• Exercise at least 30 minutes per day most days of the week. Restrict vigorous exercise to the morning or afternoon. More relaxing exercise, like these yoga poses to help you sleep, can be done before bed.
  • Get plenty of natural light exposure during the day. Open your blinds first thing in the morning and get outside during the day. You can even try using a light box first thing in the morning during dark winter days to help your brain wake up and regulate your body’s rhythms.
  • Establish a regular, relaxing bedtime routine.
  • Take a warm bath or shower before bed.
  • Do relaxation exercises before bed, including mindful breathing and progressive muscle relaxation.
  • Make sure your sleep environment is pleasant and relaxing. Your bed should be comfortable, and your room shouldn’t be too hot, too cold, or too bright. If necessary, use earplugs and an eyemask. Be sure your pillow is comfortable.
  • Associate your bed with sleep and sex only. Don’t work, eat or watch TV in bed.
  • Go to bed when sleepy, and get out of bed if you’re tossing and turning.
  • Turn your clock around so you can’t see the time.
  • Turn off the alert for texts and emails on your phone.
  • Keep a “worry journal.” If something’s on your mind as you’re trying to fall asleep, write it down on a pad of paper so you can revisit it the next day.
  • If you’re unable to fall asleep after about 20 minutes, leave bed and do something relaxing (like reading); return to bed later.
  • Download free screen-dimming software for your computer. Two popular programs are f.lux and Dimmer. These nifty programs help you avoid the stimulation of bright light if you’re using your computer late at night. Better yet: Put the computer away an hour before bedtime!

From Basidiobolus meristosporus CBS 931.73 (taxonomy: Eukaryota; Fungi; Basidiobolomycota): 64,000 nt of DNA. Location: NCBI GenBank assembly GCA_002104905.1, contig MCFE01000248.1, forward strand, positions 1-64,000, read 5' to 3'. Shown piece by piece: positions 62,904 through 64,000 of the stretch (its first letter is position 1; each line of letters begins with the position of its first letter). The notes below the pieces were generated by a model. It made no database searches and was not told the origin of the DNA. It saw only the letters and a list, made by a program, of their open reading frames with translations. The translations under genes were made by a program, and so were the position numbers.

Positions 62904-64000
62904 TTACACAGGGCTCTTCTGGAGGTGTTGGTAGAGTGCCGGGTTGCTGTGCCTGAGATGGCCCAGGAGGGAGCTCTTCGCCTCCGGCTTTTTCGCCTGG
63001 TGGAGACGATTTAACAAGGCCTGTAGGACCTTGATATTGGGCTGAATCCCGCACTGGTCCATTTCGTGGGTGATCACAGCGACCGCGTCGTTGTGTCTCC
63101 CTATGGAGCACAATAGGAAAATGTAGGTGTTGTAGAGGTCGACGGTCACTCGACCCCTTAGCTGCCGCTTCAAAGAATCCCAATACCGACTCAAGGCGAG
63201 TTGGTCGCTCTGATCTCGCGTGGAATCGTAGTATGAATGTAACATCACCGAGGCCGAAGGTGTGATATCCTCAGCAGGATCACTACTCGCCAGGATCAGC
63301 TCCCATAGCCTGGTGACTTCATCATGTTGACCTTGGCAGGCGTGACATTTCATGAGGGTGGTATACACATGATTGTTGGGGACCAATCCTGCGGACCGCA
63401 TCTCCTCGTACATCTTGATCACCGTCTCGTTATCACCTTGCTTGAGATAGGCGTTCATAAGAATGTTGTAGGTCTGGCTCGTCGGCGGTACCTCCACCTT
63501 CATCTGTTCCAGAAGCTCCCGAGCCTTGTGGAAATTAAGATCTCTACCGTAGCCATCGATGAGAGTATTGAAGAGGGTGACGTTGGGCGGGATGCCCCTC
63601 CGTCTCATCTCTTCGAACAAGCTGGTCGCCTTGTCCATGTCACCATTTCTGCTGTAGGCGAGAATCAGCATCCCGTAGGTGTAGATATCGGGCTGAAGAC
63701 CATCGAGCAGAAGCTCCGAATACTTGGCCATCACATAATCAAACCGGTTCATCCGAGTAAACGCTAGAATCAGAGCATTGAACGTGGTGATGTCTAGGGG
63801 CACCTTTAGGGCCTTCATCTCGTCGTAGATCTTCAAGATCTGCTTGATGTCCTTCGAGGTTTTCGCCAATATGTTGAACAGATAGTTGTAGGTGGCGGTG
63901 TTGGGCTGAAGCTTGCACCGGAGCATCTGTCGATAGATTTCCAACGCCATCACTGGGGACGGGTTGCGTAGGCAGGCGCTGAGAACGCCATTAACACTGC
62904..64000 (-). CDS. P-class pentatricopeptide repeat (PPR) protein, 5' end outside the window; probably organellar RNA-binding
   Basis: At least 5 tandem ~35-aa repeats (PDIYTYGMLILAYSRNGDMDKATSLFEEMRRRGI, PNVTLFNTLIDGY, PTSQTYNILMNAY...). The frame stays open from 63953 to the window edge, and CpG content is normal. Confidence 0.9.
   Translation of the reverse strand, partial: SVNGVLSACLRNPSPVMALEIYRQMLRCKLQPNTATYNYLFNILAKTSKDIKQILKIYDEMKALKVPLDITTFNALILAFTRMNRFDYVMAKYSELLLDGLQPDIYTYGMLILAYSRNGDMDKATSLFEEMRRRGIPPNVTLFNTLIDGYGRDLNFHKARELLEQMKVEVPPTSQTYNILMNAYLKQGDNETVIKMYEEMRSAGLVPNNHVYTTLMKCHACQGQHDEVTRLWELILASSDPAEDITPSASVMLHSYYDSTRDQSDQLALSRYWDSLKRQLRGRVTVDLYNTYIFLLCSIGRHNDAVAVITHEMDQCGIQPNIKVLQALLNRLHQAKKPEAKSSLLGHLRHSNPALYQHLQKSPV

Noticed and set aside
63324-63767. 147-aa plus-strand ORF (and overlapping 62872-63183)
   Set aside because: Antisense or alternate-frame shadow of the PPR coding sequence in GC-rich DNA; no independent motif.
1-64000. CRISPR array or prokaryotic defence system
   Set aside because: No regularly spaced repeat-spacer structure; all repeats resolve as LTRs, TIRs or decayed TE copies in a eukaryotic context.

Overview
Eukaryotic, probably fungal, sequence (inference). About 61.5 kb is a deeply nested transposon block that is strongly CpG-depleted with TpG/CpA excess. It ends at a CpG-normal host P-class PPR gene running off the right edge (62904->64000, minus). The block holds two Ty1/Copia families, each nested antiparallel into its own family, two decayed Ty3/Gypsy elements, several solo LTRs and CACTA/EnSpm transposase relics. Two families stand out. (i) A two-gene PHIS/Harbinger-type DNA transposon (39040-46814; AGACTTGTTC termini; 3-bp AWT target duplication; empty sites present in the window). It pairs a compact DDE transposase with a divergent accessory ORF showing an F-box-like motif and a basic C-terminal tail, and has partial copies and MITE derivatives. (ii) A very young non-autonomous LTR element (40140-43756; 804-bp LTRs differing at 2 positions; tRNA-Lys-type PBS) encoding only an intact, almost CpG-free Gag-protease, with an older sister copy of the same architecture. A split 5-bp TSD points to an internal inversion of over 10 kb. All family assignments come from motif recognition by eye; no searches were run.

The Don’ts:

  • Don’t ingest caffeine after noon. This includes coffee, tea, iced tea, energy drinks and soda.
  • Don’t have that second glass of wine with dinner. While alcohol is known to speed the onset of sleep, it also disrupts sleep–especially causing arousal during the second half of the night, when the body should be entering deep sleep.
  • Don’t take other stimulants close to bedtime, including chocolate, nicotine and certain medications.
  • Don’t eat a large, heavy meal close to bedtime.
  • Don’t watch TV, use the computer or spend long periods on a mobile device before bed. These activities stimulate the brain and make it harder to fall alseep.
  • Don’t use your phone, laptop, or other mobile device in bed.
  • Don’t give in to the urge to nap during the day; it can disturb the normal sleep/wakefulness pattern.

If Sleep Hygiene Isn’t Enough

Sleep hygiene alone is often enough to get you sleeping better. The tricky part is maintaining your good sleep habits–it can be hard to have the self-discipline to stick with good sleep hygiene.

If you’ve diligently applied good sleep habits and still find you’re not sleeping well on a regular basis, it might be time to think about Cognitive Behavioral Therapy for Insomnia, or CBT-I. Stay tuned for more information in our next installment on insomnia.